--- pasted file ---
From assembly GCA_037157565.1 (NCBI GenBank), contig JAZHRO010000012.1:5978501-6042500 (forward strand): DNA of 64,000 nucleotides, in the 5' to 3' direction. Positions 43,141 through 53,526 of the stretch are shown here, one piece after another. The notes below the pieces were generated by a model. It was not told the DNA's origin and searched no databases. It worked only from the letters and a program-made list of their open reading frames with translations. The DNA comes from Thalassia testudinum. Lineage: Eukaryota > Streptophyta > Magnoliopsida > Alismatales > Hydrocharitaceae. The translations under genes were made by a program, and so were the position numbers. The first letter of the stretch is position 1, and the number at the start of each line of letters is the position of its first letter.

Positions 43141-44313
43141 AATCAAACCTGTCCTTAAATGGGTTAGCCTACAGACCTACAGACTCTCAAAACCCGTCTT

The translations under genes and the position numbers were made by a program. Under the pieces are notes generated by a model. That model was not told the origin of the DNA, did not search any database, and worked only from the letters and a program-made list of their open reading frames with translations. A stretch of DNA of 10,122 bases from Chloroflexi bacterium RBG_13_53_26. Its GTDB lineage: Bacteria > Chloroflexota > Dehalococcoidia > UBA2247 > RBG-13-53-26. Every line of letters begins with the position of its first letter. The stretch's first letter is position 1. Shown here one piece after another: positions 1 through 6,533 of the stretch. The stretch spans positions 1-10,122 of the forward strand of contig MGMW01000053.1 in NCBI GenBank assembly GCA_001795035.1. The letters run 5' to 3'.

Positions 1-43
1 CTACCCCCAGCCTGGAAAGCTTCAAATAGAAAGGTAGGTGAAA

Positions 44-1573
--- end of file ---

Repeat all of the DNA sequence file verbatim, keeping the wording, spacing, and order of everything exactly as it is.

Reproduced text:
From assembly GCA_037157565.1 (NCBI GenBank), contig JAZHRO010000012.1:5978501-6042500 (forward strand): DNA of 64,000 nucleotides, in the 5' to 3' direction. Positions 43,141 through 53,526 of the stretch are shown here, one piece after another. The notes below the pieces were generated by a model. It was not told the DNA's origin and searched no databases. It worked only from the letters and a program-made list of their open reading frames with translations. The DNA comes from Thalassia testudinum. Lineage: Eukaryota > Streptophyta > Magnoliopsida > Alismatales > Hydrocharitaceae. The translations under genes were made by a program, and so were the position numbers. The first letter of the stretch is position 1, and the number at the start of each line of letters is the position of its first letter.

Positions 43141-44313
43141 AATCAAACCTGTCCTTAAATGGGTTAGCCTACAGACCTACAGACTCTCAAAACCCGTCTT

The translations under genes and the position numbers were made by a program. Under the pieces are notes generated by a model. That model was not told the origin of the DNA, did not search any database, and worked only from the letters and a program-made list of their open reading frames with translations. A stretch of DNA of 10,122 bases from Chloroflexi bacterium RBG_13_53_26. Its GTDB lineage: Bacteria > Chloroflexota > Dehalococcoidia > UBA2247 > RBG-13-53-26. Every line of letters begins with the position of its first letter. The stretch's first letter is position 1. Shown here one piece after another: positions 1 through 6,533 of the stretch. The stretch spans positions 1-10,122 of the forward strand of contig MGMW01000053.1 in NCBI GenBank assembly GCA_001795035.1. The letters run 5' to 3'.

Positions 1-43
1 CTACCCCCAGCCTGGAAAGCTTCAAATAGAAAGGTAGGTGAAA

Positions 44-1573